A week into Israel’s invasion of Gaza, few hostages have been recovered, while the death toll rises and the UN warns of a humanitarian crisis. By Jonathan Pearlman.

No clear end to Israel–Gaza ground invasion

Palestinians search for casualties amongst the debris of a destroyed neighbourhood..
Palestinians search for casualties after Israeli air strikes in Jabalia refugee camp in northern Gaza.
Credit: Reuters / Mohammed Al-Masri

Last Friday night, a column of Israeli tanks and bulldozers rolled into the open fields on the sandy edges of Gaza as the next stage of this loud and frightening war began in darkness and silence.

The troops, it is believed, entered at two spots – in the north and centre of Gaza – and took up positions at the outskirts of Gaza City. This dramatic turn unfolded in secrecy: Israel had blocked internet and phone lines across Gaza, which, already suffering fuel shortages, was in an electrical and communications blackout.

It was hours before news broke that Israeli troops were on the ground. More than a week later, the extent and significance of this Israeli crossing into Gaza are starting to emerge. It reveals much about the war, the risks that it will spread and what may unfold in its aftermath.

In the 18 years since Israel withdrew its military from Gaza, it has largely avoided sending ground troops back over the border: conducting an all-out assault against an entrenched force that operates from one of the most densely populated areas on Earth could have devastating and unknown consequences.

But the Hamas massacre on October 7, which killed 1400 people across southern Israel, changed Israel’s calculations. By 11am that day, even as Hamas was still in control of Israeli villages and kibbutzim, Israeli Prime Minister Benjamin Netanyahu had committed to a ground invasion.

Within three days, Israel had mobilised more than 300,000 reservists and signalled plans for a full-scale offensive. The government declared it would not allow Hamas to remain in control of Gaza. Hamas, the cabinet decided, would “cease to exist”.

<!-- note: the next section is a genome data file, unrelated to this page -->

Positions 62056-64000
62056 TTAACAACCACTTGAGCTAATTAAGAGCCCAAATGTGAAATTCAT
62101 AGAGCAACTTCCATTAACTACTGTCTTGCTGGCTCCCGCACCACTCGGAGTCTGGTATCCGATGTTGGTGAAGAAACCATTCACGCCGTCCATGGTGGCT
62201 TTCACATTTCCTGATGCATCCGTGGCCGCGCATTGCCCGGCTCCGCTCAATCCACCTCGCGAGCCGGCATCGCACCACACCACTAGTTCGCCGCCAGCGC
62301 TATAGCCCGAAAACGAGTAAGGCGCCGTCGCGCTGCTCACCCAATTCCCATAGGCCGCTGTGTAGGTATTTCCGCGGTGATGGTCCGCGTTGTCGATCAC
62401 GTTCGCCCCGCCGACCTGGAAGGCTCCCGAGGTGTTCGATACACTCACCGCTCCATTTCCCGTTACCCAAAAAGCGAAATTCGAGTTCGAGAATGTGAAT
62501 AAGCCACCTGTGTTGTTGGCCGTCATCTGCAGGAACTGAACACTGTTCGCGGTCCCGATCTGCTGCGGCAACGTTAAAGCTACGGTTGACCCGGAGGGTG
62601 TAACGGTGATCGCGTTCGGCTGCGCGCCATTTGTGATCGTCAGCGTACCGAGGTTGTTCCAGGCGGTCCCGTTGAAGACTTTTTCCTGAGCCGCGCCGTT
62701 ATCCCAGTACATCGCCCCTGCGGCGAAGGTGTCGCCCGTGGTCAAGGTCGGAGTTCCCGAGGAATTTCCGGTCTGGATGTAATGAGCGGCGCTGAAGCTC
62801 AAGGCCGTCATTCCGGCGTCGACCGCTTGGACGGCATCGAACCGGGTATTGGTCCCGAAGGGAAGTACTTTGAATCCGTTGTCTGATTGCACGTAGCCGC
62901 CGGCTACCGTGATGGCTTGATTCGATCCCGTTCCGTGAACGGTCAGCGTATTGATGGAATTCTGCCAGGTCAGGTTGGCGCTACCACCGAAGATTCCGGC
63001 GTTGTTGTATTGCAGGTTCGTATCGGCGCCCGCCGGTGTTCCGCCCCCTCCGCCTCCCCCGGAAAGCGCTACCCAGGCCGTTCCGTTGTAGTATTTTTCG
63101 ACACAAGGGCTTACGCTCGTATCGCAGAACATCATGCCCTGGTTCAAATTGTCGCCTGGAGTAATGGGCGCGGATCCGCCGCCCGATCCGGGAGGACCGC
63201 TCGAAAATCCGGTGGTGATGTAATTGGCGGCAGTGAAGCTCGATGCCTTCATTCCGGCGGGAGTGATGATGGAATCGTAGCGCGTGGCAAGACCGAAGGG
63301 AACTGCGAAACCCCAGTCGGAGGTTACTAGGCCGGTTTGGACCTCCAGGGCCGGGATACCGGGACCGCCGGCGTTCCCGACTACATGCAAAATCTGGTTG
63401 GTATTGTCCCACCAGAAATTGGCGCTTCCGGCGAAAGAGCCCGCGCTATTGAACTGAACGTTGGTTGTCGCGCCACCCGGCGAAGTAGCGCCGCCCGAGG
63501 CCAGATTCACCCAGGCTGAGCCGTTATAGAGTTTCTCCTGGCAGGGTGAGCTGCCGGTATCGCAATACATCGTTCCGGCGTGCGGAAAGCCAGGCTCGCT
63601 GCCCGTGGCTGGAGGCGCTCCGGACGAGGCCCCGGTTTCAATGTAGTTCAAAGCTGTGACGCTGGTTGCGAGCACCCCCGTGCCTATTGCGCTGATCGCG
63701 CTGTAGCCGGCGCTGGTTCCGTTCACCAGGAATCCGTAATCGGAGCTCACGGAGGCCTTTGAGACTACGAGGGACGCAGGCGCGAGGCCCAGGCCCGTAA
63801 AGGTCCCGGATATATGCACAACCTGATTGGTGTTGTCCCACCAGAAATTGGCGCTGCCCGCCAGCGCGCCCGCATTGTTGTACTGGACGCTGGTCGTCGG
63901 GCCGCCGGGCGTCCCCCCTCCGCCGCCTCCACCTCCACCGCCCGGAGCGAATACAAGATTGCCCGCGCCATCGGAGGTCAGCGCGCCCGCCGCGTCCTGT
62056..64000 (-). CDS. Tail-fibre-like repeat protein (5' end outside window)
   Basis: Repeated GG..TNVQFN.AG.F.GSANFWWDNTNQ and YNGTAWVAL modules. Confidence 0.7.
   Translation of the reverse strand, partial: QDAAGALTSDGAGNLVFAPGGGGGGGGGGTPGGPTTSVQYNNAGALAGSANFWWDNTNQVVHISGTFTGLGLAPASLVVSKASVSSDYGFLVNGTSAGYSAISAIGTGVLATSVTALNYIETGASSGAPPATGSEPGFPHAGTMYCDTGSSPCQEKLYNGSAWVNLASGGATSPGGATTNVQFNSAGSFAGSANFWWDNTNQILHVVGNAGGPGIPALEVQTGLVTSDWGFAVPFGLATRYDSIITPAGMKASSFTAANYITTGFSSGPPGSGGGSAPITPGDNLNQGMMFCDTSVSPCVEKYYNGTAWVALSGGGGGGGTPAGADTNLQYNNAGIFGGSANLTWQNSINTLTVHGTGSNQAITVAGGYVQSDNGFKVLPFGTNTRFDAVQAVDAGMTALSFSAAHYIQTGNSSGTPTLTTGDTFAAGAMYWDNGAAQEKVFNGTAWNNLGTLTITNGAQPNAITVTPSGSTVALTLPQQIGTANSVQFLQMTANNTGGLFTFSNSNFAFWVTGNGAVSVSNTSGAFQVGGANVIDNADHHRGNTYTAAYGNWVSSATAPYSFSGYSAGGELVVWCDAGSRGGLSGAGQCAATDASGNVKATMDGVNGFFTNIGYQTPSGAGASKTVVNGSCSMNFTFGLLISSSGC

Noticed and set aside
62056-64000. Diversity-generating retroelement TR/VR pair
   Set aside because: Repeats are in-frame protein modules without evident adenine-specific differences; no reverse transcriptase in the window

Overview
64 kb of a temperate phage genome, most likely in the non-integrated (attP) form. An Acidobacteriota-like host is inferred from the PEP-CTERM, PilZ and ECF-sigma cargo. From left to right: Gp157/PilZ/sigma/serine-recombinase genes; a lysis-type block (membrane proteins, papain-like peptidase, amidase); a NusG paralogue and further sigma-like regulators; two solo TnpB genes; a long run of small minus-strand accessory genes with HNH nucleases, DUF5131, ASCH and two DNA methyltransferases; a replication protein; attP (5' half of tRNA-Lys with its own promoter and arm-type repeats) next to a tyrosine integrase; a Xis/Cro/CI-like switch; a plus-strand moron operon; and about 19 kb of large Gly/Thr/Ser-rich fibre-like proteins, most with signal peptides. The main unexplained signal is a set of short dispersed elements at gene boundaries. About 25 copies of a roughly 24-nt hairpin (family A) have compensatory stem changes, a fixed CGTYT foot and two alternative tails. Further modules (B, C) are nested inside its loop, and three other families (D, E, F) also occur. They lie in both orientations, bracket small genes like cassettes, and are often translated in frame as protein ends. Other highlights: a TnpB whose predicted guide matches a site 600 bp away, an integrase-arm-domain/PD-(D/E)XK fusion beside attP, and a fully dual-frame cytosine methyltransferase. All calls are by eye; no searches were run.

By the time the reservists were in place, however, the plans had begun to shift.

Israel delayed the invasion. Instead, it fought from the air, launching a massive bombardment that has included thousands of strikes and caused massive destruction in Gaza. As of Thursday, 8796 Palestinians had been killed, including 3648 children, according to officials in Gaza. Israel cut off fuel and other supplies, allowing limited amounts of aid to enter via Egypt. Water, food and medicine remain in desperately short supply, leaving the enclave’s 2.3 million residents in the grip of a humanitarian disaster.

These air strikes could not achieve Israel’s declared aim – to “eliminate” Hamas – especially as Hamas’s leadership, and many of its estimated 20,000 to 35,000 fighters, operate from a vast network of underground tunnels. Much of Hamas’s military infrastructure is believed to remain intact: it continues to fire rockets at Israel and has attempted several sea and land raids.

Yet various developments had made Israel reluctant to despatch ground troops.

When Israeli leaders first vowed to topple Hamas, they knew little about the number of hostages abducted by Hamas and other militants on October 7. In the month since, the estimated number of hostages has been continually revised upwards. It is now believed 249 hostages were taken. Dozens of people remain unaccounted for.

Israel is unlikely to recover these hostages in a ground invasion. Yocheved Lifshitz, an 85-year-old Israeli who was one of four hostages released by Hamas, later recounted being seized from her kibbutz and taken into Gaza on a motorbike before being led underground and walking several kilometres for two or three hours through a “spider’s web of tunnels”, including a “large hall” that held about 25 other hostages.

It is estimated Hamas, which has controlled Gaza since 2007, has more than 500 kilometres of tunnels under Gaza. Israel says the tunnels and command centres have been built under civilian buildings such as hospitals, schools and mosques.